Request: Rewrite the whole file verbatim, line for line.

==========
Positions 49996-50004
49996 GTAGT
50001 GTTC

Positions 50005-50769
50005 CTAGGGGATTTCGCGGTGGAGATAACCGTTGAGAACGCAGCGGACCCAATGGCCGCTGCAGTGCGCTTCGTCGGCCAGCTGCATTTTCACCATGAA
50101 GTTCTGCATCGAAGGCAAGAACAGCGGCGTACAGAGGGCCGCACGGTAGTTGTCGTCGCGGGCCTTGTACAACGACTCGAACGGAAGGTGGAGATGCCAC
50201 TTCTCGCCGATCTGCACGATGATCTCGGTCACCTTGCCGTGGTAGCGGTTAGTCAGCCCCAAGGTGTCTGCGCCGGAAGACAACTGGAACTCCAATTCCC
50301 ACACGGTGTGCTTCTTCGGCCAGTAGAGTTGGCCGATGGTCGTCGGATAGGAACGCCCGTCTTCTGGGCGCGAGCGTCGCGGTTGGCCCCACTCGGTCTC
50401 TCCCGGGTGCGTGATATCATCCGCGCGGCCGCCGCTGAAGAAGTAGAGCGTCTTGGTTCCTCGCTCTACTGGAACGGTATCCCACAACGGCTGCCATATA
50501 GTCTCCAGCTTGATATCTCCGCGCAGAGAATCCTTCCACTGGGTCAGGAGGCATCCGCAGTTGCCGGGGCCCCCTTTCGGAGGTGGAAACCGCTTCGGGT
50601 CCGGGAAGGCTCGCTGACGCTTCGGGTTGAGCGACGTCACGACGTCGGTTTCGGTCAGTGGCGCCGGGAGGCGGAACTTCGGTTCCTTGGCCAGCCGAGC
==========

Positions 49996-50004
49996 GTAGT
50001 GTTC

Positions 50005-50769
50005 CTAGGGGATTTCGCGGTGGAGATAACCGTTGAGAACGCAGCGGACCCAATGGCCGCTGCAGTGCGCTTCGTCGGCCAGCTGCATTTTCACCATGAA
50101 GTTCTGCATCGAAGGCAAGAACAGCGGCGTACAGAGGGCCGCACGGTAGTTGTCGTCGCGGGCCTTGTACAACGACTCGAACGGAAGGTGGAGATGCCAC
50201 TTCTCGCCGATCTGCACGATGATCTCGGTCACCTTGCCGTGGTAGCGGTTAGTCAGCCCCAAGGTGTCTGCGCCGGAAGACAACTGGAACTCCAATTCCC
50301 ACACGGTGTGCTTCTTCGGCCAGTAGAGTTGGCCGATGGTCGTCGGATAGGAACGCCCGTCTTCTGGGCGCGAGCGTCGCGGTTGGCCCCACTCGGTCTC
50401 TCCCGGGTGCGTGATATCATCCGCGCGGCCGCCGCTGAAGAAGTAGAGCGTCTTGGTTCCTCGCTCTACTGGAACGGTATCCCACAACGGCTGCCATATA
50501 GTCTCCAGCTTGATATCTCCGCGCAGAGAATCCTTCCACTGGGTCAGGAGGCATCCGCAGTTGCCGGGGCCCCCTTTCGGAGGTGGAAACCGCTTCGGGT
50601 CCGGGAAGGCTCGCTGACGCTTCGGGTTGAGCGACGTCACGACGTCGGTTTCGGTCAGTGGCGCCGGGAGGCGGAACTTCGGTTCCTTGGCCAGCCGAGC